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Chemical Spill

Chemical Spill

Question: A installation tech is installing a chemical fume hood in a lab. He decides to take a break for lunch and walk to the food court. While walking to the on-site food court, he notices a spill, assumes it is water and decides to wipe it up without using any PPE. 12 hours later, at home, the employee is experiencing swelling in his throat and ends up staying 2 days overnight for treatment. Is it recordable?

Answer: YES. The employee was injured in the work environment and being on a lunch break is not a listed exception to the presumption of work-relatedness. In fact, OSHA considers work breaks to be part of the normal workday.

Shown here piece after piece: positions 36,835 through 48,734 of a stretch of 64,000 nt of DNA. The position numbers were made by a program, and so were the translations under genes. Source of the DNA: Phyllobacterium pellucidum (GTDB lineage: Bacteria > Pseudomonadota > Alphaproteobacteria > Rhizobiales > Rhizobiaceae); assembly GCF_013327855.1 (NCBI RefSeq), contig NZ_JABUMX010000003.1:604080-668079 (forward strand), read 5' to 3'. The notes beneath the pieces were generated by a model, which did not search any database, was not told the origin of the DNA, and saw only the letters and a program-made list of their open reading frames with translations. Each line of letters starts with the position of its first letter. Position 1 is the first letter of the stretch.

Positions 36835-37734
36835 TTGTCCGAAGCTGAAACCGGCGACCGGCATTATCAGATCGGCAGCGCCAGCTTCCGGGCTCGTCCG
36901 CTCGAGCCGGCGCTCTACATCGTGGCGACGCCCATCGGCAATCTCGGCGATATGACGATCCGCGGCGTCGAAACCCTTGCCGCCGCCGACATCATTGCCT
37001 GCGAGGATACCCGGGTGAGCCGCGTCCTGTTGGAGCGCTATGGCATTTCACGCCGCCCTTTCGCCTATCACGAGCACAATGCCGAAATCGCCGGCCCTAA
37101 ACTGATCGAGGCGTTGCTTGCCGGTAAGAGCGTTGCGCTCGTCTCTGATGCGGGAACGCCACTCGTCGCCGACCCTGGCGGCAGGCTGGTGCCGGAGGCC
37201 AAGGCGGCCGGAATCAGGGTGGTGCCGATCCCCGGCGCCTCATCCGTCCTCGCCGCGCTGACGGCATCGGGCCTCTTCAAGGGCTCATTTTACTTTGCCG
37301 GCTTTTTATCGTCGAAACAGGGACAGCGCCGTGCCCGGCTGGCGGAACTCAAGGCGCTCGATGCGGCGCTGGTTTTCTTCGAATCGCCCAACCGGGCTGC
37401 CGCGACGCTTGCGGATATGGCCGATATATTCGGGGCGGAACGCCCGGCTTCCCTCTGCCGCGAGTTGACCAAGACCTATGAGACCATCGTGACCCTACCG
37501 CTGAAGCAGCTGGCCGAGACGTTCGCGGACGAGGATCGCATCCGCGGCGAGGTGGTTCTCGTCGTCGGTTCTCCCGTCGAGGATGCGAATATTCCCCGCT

Letter of Interpretation: Lunch breaks are considered assigned working hours for injury and illness recordkeeping purposes.

​1904.5(a): Basic requirement. You must consider an injury or illness to be work-related if an event or exposure in the work environment either caused or contributed to the resulting condition or significantly aggravated a pre-existing injury or illness. Work-relatedness is presumed for injuries and illnesses resulting from events or exposures occurring in the work environment, unless an exception in §1904.5(b)(2) specifically applies

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